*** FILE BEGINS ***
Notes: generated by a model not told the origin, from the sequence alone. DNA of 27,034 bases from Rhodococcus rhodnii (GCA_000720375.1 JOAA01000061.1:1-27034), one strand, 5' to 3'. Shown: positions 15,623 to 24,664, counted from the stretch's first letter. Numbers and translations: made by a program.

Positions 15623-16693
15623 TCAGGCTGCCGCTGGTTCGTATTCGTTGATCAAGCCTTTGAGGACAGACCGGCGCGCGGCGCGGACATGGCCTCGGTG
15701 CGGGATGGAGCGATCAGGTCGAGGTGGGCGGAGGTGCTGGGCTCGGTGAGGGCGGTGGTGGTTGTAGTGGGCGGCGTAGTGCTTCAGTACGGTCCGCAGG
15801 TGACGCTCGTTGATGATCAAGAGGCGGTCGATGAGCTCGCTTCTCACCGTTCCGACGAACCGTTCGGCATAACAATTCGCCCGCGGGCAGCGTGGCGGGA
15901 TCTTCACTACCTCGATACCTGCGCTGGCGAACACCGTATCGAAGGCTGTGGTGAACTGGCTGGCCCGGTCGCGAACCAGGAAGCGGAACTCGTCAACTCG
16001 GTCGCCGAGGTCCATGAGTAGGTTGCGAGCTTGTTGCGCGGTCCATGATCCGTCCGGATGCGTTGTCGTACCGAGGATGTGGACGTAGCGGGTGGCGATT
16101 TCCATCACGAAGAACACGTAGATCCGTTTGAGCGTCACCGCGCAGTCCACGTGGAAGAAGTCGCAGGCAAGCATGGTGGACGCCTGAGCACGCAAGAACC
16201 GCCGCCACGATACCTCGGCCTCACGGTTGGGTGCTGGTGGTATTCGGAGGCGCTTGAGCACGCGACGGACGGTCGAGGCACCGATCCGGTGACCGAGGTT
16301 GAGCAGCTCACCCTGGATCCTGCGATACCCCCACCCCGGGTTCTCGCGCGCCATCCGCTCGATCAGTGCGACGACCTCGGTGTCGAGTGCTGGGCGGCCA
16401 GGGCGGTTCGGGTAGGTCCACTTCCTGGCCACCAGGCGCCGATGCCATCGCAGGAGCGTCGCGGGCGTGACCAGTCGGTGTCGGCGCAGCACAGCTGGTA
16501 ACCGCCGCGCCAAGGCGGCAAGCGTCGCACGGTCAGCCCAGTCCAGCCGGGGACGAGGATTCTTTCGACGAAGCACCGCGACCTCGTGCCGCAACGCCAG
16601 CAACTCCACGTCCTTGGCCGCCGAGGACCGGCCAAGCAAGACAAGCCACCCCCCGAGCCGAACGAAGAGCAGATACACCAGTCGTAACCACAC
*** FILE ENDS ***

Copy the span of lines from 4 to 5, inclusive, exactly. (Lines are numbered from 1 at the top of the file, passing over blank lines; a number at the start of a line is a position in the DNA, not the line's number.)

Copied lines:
15701 CGGGATGGAGCGATCAGGTCGAGGTGGGCGGAGGTGCTGGGCTCGGTGAGGGCGGTGGTGGTTGTAGTGGGCGGCGTAGTGCTTCAGTACGGTCCGCAGG
15801 TGACGCTCGTTGATGATCAAGAGGCGGTCGATGAGCTCGCTTCTCACCGTTCCGACGAACCGTTCGGCATAACAATTCGCCCGCGGGCAGCGTGGCGGGA